Winter Trout

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When you’ve got a mean case of stircraziness, any chance to get outside is an opportunity you seize. (Yes, I know that stircraziness isn’t a real word, but if you felt it, you’d understand.) So we made a plan to head east on I94 and fish the Rush River.

It’s been warm around here lately. Spring is slowly showing its lovely face. Days have been near 40, while nighttime lows are in the upper 20s. Snow is melting. Roads are relinquishing pavement and extra parking space. River valleys stay a bit colder because of the shelter from the sun and strong southerly winds. The Rush was ripe for a late-winter visit.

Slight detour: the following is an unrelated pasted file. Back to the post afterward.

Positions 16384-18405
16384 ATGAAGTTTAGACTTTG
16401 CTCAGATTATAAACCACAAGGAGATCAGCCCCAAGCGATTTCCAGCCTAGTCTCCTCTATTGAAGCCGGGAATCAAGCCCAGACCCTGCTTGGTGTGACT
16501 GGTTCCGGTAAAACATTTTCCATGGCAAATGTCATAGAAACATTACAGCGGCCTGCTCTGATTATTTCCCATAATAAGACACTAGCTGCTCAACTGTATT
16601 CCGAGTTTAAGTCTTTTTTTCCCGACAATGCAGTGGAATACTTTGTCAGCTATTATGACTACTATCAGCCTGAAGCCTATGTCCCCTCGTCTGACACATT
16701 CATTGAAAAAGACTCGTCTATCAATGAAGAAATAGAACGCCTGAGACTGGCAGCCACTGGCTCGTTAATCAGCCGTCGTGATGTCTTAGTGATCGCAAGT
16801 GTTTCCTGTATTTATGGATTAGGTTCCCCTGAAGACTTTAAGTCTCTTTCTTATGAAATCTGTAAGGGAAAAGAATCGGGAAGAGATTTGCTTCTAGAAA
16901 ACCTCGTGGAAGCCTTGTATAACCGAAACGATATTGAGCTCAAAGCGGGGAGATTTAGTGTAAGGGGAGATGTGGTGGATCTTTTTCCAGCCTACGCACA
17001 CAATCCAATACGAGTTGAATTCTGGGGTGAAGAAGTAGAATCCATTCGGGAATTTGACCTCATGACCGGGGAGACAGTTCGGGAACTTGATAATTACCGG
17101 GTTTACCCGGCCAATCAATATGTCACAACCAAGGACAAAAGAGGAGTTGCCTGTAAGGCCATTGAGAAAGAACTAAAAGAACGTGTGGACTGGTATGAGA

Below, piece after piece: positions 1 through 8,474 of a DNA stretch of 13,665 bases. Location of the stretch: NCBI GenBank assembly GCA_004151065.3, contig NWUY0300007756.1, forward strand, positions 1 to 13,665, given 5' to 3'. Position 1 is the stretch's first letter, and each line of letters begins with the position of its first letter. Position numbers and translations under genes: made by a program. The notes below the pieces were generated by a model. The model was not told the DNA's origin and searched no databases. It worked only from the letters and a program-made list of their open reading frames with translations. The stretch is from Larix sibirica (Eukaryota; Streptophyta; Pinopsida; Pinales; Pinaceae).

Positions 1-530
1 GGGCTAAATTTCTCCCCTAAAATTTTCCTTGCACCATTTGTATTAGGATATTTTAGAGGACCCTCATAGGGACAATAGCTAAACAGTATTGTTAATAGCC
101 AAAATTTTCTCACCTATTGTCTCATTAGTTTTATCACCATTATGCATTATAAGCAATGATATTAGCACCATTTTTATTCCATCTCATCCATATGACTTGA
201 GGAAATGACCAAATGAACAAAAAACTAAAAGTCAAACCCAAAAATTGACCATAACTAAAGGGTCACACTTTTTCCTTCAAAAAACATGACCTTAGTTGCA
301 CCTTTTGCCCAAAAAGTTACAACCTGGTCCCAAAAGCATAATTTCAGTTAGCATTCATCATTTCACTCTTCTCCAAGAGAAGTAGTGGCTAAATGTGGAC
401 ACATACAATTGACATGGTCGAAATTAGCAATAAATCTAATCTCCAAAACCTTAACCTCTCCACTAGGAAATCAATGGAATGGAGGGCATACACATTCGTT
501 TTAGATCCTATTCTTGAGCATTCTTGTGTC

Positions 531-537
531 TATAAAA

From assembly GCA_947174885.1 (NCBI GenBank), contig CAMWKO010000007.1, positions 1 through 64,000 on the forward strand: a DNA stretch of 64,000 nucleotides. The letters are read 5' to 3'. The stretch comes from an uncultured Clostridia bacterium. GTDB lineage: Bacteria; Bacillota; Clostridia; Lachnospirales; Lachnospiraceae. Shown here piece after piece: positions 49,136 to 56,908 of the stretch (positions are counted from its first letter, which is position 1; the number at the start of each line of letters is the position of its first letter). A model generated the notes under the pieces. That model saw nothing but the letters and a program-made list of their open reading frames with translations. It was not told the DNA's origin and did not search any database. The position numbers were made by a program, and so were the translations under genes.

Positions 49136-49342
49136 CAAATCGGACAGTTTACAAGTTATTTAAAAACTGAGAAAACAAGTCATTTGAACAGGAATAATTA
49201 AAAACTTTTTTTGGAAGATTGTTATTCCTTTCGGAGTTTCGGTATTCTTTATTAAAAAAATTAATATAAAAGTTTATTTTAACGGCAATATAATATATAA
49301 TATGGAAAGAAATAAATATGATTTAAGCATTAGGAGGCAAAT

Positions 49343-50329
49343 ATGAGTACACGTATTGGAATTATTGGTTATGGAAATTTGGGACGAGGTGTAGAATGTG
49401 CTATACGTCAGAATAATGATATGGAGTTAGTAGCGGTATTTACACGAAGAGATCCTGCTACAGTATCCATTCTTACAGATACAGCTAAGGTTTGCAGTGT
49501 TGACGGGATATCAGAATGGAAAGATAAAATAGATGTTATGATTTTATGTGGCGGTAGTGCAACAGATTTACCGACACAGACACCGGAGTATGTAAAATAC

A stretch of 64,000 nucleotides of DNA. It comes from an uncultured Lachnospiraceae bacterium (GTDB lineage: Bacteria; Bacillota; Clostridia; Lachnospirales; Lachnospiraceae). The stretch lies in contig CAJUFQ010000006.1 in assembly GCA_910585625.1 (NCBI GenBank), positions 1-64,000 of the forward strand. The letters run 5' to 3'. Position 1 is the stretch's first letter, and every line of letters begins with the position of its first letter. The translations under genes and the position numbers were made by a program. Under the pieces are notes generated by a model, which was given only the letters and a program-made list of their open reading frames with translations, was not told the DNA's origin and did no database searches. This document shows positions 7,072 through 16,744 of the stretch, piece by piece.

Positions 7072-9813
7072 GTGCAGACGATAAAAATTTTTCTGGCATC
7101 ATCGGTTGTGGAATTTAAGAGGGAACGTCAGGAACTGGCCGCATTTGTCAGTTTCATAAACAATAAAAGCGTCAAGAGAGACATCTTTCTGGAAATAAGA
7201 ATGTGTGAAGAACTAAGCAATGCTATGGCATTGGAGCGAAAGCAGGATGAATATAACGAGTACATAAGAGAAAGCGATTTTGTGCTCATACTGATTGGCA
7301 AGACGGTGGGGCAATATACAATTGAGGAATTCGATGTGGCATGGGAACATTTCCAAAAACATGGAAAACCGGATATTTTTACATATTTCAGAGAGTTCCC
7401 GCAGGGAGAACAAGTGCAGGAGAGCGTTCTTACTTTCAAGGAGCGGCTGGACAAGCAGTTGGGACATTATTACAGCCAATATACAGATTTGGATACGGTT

I was on a fish at the first pool I visited. A nice brown took my hares ear within 10 minutes. This is a spot I fish every couple months, and the first time I pulled a fish from this particular pool. Its coloring was stunning. Giant spots behind the gills and bright pink dots near the tail. I often rave about brook trout colors, but this brown was something to behold.

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We hit a few spots until the fishing slowed down. With the exception of the brown I pulled from the first pool, we didn’t see much. Nobody else was on the river. I couldn’t understand why. It’s days like these that make winter fishing great. The fishing is slow, but you can fish anywhere you want. Fish still gotta eat. And at the end of the day, there is still beer and bar food to warm you up.

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Processed with VSCOcam with f2 preset

 

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